Achieving balance within the flow of forward and reverse logistics is a complex task for modern supply-chain professionals. Supply chain executives expect results. Supply chain professionals continue to see a steady flow of product returns. Unfortunately, companies cannot simply slam the door on product returns. This would alienate customers and inevitably lead to massive losses. However, next-generation capabilities that actively help companies build sustainable reverse logistics and product returns strategies can make a difference and encourage profitability.
Before attempting to leverage next-generation technologies, supply chain executives must first address the elephant in the room, limited visibility. As reported by Lauren Thomas via CNBC, “The challenges — such as trying to resell returned merchandise and simply finding enough workers to help process returns in distribution centers — could end up hurting department store chains and apparel retailers the most. Typically, about 17% of apparel is returned to retailers, making it one of the most-returned categories of goods, according to an analysis by 1010data.”
Without data, supply chain executives cannot make informed decisions. In the realm of product returns, lack of data amounts to possible new risks for customers. It could lead to compliance violations for improper disposal of electronics. Failure to wipe hard drives properly before reselling could lead to cyber security breaches. The list of risks is endless.
Next-generation logistics capabilities enable sustainable returns management and reverse logistics. Sustainability in reverse logistics means taking the time to consider how the reverse logistics processes adversely influence the environment and customer experiences. Obviously, any products containing rare minerals or metals should be properly recycled. And in fact, major companies have been built on the premise of recapturing gold, copper, nickel, and aluminum from electronics for this very purpose. Of course, sustainability is not solely about recycling.
Sustainable reverse logistics and product returns strategies need to consider the environmental effects deriving from greenhouse gas emissions, unnecessary return trips to brick-and-mortar stores, and lost opportunities. Consider this; trucks carrying LTL freight may have empty space after making deliveries. What if the loading and unloading process considers the need to pick up product returns from brick-and-mortar stores in the beginning? That poses new questions for opportunities to eliminate dead head, overcome problems with routing optimization, and save on fuel. Furthermore, sustainable reverse logistics strategies alleviate the concerns with continuous manufacturing of products that do not sell. In other words, manufacturers can save more raw materials for future products. In turn, total costs for the supplier or manufacturer decline, and those savings translate into gains in the customer experience and lower product price points.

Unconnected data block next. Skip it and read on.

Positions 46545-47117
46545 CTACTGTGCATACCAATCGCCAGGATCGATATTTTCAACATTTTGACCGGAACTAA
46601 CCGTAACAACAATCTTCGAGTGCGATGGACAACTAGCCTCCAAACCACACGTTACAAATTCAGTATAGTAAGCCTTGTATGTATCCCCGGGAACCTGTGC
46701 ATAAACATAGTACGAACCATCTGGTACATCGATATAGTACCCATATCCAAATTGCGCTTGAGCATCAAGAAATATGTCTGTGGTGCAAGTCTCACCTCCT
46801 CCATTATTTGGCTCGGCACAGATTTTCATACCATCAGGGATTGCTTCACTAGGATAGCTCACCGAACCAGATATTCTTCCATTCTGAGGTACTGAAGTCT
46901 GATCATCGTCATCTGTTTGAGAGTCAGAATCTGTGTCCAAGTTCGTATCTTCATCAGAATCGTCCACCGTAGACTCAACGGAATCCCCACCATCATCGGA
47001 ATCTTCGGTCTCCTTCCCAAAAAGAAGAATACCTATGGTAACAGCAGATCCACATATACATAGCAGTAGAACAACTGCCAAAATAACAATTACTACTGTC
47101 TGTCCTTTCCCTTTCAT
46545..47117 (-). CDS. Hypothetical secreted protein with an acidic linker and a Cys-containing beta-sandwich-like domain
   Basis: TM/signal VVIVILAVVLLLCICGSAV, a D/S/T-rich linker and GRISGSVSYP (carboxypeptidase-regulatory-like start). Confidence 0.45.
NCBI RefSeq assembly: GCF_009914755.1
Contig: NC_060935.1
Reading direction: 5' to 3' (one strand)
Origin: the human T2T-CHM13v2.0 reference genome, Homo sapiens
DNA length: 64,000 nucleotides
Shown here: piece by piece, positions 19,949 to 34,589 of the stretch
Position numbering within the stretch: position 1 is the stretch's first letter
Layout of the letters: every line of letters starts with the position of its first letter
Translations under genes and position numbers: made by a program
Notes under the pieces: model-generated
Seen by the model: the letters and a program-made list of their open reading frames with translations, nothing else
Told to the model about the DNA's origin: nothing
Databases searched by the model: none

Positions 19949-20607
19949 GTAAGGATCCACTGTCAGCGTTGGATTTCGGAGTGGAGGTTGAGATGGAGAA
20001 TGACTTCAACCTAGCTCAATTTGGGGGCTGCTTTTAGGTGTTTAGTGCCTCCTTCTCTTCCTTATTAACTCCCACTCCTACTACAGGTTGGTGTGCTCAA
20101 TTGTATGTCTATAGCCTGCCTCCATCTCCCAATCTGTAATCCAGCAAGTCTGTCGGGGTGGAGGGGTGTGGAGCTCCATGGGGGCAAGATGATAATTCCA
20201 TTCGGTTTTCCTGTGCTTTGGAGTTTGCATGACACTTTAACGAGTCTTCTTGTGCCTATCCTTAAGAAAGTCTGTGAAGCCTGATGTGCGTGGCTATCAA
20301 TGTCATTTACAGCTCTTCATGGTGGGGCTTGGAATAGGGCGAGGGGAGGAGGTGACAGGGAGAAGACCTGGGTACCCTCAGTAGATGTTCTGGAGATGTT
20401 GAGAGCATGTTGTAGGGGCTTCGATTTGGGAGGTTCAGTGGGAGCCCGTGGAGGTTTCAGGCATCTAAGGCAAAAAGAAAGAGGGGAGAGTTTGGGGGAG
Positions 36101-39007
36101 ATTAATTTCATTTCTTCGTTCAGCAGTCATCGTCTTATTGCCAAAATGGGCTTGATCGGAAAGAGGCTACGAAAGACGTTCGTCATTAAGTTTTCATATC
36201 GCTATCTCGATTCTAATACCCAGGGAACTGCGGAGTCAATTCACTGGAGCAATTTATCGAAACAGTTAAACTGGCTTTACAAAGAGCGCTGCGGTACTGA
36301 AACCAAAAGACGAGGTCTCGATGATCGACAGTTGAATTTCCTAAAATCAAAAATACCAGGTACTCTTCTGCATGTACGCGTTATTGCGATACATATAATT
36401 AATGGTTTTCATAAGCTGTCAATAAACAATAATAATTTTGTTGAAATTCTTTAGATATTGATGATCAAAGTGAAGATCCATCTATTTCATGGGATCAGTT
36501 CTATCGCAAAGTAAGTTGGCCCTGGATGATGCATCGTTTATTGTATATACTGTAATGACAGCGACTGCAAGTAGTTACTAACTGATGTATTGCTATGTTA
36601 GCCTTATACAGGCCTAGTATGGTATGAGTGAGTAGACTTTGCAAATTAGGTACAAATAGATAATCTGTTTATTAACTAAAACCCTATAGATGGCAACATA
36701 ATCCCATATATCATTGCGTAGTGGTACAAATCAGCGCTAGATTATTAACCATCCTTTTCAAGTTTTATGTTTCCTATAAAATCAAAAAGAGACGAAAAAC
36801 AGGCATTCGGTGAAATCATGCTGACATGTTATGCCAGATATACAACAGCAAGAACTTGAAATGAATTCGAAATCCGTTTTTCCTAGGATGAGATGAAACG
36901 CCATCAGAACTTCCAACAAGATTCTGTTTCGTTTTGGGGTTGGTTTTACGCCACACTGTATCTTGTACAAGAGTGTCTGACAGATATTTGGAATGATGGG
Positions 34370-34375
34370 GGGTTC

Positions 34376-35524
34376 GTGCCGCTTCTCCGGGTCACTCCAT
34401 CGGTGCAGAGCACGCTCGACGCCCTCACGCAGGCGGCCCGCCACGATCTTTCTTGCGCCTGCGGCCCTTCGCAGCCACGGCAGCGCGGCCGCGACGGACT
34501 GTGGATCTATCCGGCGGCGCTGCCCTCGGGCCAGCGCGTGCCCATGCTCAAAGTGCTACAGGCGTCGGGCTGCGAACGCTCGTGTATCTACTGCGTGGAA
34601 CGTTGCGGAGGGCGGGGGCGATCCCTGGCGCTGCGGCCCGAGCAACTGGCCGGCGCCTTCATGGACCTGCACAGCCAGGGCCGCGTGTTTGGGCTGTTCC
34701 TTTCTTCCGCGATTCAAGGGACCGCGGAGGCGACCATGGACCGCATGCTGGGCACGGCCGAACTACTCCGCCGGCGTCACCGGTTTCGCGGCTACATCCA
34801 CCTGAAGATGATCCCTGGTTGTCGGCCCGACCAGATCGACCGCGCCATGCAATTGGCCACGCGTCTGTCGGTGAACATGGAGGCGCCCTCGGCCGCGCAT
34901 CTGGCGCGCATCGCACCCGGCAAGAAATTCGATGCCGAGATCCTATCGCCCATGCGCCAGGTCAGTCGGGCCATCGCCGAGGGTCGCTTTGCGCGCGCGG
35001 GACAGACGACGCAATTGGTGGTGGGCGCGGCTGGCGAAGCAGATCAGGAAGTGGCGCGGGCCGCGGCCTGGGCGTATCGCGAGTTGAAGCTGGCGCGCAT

Figuring out the best way to use next-generation technologies is an entirely different animal. Whole books have been dedicated to the topic of sustainability in product returns in reverse logistics. However, the best advice is relatively simple. Companies need access to the most relevant and accurate information surrounding all product returns. Real-time access to the product condition can make or break the decision for recycling or resell. In hopeless cases, unusable components may indeed end up in a landfill. However, the opportunities to reuse raw materials from products even if they cannot be used in their original manner is too significant to ignore.
Furthermore, customers have the Internet at their fingertips, and when given the choice, customers could be the conduit for providing the most detailed information about a returned product status. Is it broken? Can it be repaired? What needs to happen?
The answers to these questions highlight the value of the returned item upon initiation of the reverse logistics process. In a sense, it is a data-driven appraisal process. According to Supply Chain Brain, “by immediately conducting an appraisal of each returned product upon pickup or receipt, confirming its condition, and sharing this data in real-time, manufacturers make decisions more quickly. To optimize the appraisal process, workers can utilize mobile devices, including barcode scanners, visual sorting, and mobile computers, to facilitate real-time data collection and sharing. As the item is sent to the centralized return center where it will be sorted, information collected en route can be shared with workers on the warehouse floor who are next in line to receive the merchandise, boosting efficiency and reducing the time that the item will remain in the reverse supply chain.”
All supply chains need more sustainability to survive. As noted in a past post, sustainability efforts are important to the overwhelming majority (nearly 99%) of supply chain executives. And, finding a way to better manage product returns with a connected system and supply chain—such as using a multi-modal transportation management system (TMS)—is essential to survival.
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